Multi-stakeholder Track- How the Sale of a Conservation Easement Can Benefit Land Owners and Seekers

Presenters: Adam Bishop, MFT; Brett Sykes, MFT

At this workshop, presenters will explain the basics of agricultural conservation easements, and what it looks like to own and farm on an easement encumbered property. Typical easement restrictions will be discussed, and presenters will emphasize the opportunities to develop easement terms that are crafted to take the needs of the landowner into account, and to allow for flexibility that will help ensure the future viability of the farm. Presenters will explain the process of working with a land trust on the sale of a conservation easement using real project examples to illustrate how the sale of a conservation easement can benefit both farmland owners, as well as individuals seeking to acquire farmland at an affordable price. The workshop will also cover how easement purchase prices are determined, general process questions such as timeline, working with banks and/or realtors, and the long term impacts of deciding to proceed with the sale of a conservation easement.

Breakout Session 2

12:45-2PM

Seeker Track- Establishing Access to Land with a Good Lease

Presenters: Erica Buswell, MFT; Cara Cargill, Land For Good

For many farm seekers, obtaining a secure lease agreement is a desirable option for establishing access to farmland, and is the type of land access arrangement that most closely aligns with their personal and business goals. Good lease agreements typically stem from a shared understanding of the farmers and landowners respective goals and needs, and address both the elements of land use and expectations for communication. This workshop will discuss the significance of all parties communicating values and goals upfront, the importance of having a good lease, what key components should be included in a lease, and strategies for differentiating between what’s required and what’s desired in a lease agreement. Participants will also have an opportunity to interact with Land For Good’s innovative Build-A-Lease tool designed to educate and guide farmers and landowners through the process of crafting a first draft of a lease on their own. Participants will leave with knowledge of how a lease can work to their benefit, a sense of what should be included in a good lease, and the skills to draft a lease specific to their situation. Presenters will distribute lease examples/templates, along with additional worksheets and resources. A portion of the content will draw on American Farmland Trust’s land access curriculum for beginning farmers.

Owner Track- Succession Planning without a Successor

Presenters: Kathy Ruhf, Land For Good

Succession planning can be challenging for any farmer. For those without an identified family or unrelated successor, the future of the farm seems especially tenuous. At the same time, many next generation farmers do not have family farms to inherit. What are the unique needs of transitioning farmers without successors? What programs and services can help them, and what could improve? How can service providers best assist them? This session will examine the dynamics of “no identified successor,” and explore how transitioning farmers and their advisers can recruit and integrate a successor to assure a secure exit and a meaningful farming opportunity.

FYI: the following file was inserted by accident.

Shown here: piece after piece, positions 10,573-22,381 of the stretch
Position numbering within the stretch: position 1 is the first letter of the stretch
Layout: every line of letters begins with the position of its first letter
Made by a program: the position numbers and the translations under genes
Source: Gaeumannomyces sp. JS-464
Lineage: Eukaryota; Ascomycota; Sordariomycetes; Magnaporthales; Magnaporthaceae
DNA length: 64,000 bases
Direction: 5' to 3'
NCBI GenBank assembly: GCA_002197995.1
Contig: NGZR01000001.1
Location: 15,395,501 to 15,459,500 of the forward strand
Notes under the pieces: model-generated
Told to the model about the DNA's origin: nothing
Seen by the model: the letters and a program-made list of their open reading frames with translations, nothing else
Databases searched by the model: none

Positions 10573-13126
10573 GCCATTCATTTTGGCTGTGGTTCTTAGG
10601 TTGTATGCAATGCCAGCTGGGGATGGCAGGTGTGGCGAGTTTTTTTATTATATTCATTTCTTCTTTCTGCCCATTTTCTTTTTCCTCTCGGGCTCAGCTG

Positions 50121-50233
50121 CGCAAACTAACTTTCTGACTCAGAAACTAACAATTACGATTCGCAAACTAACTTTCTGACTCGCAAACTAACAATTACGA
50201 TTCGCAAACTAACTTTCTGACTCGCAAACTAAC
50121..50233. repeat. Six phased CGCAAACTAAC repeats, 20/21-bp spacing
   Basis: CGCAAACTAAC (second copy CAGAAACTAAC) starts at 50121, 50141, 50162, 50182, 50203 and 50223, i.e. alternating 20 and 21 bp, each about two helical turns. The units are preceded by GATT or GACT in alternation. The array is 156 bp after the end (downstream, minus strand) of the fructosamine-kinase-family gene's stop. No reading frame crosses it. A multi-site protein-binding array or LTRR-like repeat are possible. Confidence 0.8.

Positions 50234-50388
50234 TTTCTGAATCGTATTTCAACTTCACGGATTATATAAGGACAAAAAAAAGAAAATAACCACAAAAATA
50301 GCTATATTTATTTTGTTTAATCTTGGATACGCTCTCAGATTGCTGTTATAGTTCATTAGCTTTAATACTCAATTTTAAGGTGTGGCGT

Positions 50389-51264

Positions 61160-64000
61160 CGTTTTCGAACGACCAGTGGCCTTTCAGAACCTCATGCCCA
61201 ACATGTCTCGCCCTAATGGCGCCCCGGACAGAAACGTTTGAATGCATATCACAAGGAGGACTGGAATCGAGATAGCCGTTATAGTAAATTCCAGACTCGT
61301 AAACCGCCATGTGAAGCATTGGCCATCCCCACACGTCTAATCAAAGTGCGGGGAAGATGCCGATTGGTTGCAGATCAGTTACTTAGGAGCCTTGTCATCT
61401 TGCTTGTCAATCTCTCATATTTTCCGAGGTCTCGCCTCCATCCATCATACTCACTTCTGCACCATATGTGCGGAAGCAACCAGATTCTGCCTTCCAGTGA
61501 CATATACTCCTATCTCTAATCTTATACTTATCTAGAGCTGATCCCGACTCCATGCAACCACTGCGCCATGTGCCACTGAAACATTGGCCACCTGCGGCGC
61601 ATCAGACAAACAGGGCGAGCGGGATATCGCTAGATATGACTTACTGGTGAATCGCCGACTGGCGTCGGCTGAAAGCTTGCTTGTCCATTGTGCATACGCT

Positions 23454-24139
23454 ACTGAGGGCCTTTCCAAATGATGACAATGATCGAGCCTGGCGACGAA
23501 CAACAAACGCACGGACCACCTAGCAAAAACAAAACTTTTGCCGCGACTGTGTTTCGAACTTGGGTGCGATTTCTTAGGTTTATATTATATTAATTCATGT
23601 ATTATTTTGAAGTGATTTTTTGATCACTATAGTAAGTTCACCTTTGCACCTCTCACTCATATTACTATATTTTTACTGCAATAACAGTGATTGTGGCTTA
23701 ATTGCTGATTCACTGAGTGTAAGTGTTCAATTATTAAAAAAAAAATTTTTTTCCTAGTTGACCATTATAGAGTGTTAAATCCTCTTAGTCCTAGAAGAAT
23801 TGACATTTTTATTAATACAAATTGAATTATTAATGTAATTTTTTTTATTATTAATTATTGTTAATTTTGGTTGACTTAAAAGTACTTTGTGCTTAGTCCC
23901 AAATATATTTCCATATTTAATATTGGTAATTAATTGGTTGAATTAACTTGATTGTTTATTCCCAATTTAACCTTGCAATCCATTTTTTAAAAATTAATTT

Owner Track- Making Your Land Available for Farming

Presenters: Abby Sadauckas, Land For Good; Stephanie Gilbert, Department of Agriculture, Conservation, and Forestry

Are you wondering if farming might be a good use for your land? Whether you’re just exploring the idea or you know that your land is well-suited, this session can help.
Attendees will benefit by clarifying their goals, values and vision and assessing their motivation and current situation. They will gain information, support and guidance around what to consider when making their land available, different arrangements for doing so and will get answers to frequently asked questions. Participants will learn the fundamentals of a good land use agreement and how to assess their land for agricultural use. They will also learn keys to an effective description of the situation, techniques for selecting a “good fit” from prospective farmer applicants and what it means to be a good landlord.

Following the workshop, participants will feel knowledgeable about how proceed with making their land available, crafting a land use agreement and finding the right farmers for their situation.

We will hand out LFG’s guidebook, Farmland Leasing for Private Landowners: A Short Guide, along with related worksheet(s).

Multi-stakeholder Track- Cooperative and Commons-Based Strategies for Land Access

Presenters: Carrie Green Yardley, Esq. of Yardley Esq. PLLC and Conservation Law Foundation Food Hub; Jonah Fertig-Burd, Cooperative Development Institute; Jamie Pottern, Agrarian Trust, Deborah Hawkins, Cooperative Fund of New England

This workshop will address alternative legal structures for ownership, management and stewardship of agrarian resources.

Jonah Fertig-Burd will explain the basic principles underlying cooperative governance, describe the most common types of cooperatives, and provide examples of operating cooperatives.